Lebanon holds parliamentary elections on June 7, 2009. The main question at stake is whether the country's Hezbollah-led "March 8" coalition will defeat its Western-backed "March 14" coalition. Analysts expect a close vote, and many see a narrow victory for March 8 as likely. The question, then, would be whether the two coalitions join together in a unity government. The makeup of such a government, or potential political clashes if Lebanon's political leaders fail to unite, could also have broad ramifications for the Middle East peace process, ties between Syria and Lebanon, and the Israeli-Palestinian conflict. The vote will also mark the first test of Lebanon's new election law, which was agreed in September 2008, with mediation from Qatari officials, as a resolution to political disputes between Hezbollah and its rivals.
All 128 seats in Lebanon's National Assembly (Majlis al-Nuwab), which functions as the country's parliament, will be contested in the June 2009 elections. Lebanon's September 2008 election law allocates these seats among twenty-six electoral districts. A record number of candidates--nearly six hundred as of late April according to Lebanese news sources--are vying for those seats. Each district is mandated to have a fixed number of representatives from Lebanon's eighteen different religious sects. For example, the Tripoli district is allotted a total of eight seats, five of which are to be filled by Sunni Muslims, one by an Alawite Muslim, one by a Maronite Christian, andone by a Greek Orthodox Christian. This interactive graphic from NOW Lebanon shows the geography of Lebanon's electoral districts and profiles the candidates running in each district. Lebanon's official elections website lists the sectarian breakdown of parliamentary representation in each district.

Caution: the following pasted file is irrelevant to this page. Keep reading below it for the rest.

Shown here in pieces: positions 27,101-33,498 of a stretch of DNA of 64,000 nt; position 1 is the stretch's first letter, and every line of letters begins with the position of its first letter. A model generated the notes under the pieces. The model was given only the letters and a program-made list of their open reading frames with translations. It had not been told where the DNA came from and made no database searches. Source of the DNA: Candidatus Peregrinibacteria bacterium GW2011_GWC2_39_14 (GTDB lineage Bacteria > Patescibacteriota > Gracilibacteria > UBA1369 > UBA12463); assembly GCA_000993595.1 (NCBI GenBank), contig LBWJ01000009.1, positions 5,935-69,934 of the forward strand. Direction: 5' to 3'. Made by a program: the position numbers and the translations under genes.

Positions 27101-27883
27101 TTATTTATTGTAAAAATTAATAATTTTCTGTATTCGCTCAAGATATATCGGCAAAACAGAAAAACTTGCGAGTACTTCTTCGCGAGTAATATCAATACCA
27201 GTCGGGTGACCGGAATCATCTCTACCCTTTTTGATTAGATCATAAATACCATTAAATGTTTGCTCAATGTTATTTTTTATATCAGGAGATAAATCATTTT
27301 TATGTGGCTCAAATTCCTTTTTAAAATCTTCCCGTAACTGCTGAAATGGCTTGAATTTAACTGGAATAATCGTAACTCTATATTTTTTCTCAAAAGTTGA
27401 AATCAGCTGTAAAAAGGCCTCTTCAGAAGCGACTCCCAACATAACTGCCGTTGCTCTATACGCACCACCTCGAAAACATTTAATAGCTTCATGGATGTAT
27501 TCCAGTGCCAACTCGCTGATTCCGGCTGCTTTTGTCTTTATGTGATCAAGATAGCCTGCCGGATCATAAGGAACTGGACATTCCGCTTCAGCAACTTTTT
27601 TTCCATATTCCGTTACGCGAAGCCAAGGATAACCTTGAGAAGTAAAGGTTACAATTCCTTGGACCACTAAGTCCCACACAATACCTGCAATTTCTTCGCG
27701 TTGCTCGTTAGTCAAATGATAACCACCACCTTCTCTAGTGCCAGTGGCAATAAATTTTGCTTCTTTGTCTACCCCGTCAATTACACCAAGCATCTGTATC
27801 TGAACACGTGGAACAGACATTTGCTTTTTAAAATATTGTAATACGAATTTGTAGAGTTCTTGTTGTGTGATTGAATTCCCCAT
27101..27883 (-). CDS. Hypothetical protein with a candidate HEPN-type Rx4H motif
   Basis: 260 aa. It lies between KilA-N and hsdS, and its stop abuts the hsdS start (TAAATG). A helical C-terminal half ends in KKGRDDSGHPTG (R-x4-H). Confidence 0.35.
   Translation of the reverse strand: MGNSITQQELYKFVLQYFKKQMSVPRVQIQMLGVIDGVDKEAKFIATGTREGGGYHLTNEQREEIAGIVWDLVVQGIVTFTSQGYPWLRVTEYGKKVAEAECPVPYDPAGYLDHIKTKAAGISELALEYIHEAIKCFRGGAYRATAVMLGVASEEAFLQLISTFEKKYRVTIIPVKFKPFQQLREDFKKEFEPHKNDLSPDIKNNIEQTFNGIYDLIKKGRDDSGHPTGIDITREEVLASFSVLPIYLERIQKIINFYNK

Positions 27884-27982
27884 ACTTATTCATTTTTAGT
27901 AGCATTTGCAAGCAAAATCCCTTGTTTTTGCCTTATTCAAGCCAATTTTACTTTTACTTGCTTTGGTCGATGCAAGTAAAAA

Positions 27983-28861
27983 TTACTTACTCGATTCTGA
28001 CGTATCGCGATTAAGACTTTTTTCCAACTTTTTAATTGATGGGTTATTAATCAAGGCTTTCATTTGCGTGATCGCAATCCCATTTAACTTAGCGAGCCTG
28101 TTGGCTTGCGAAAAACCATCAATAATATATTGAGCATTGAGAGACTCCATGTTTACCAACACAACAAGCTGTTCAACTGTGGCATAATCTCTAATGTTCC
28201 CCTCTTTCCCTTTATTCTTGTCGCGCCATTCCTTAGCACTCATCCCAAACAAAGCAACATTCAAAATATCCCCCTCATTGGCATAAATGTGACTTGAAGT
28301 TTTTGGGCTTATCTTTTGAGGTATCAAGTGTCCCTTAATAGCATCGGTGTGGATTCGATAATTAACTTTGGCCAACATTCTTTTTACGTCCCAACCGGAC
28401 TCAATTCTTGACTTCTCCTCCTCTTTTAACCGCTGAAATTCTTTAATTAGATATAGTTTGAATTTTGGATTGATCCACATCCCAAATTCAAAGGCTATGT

There are two major competing blocs to watch:
- March 8 coalition (M8): Composed...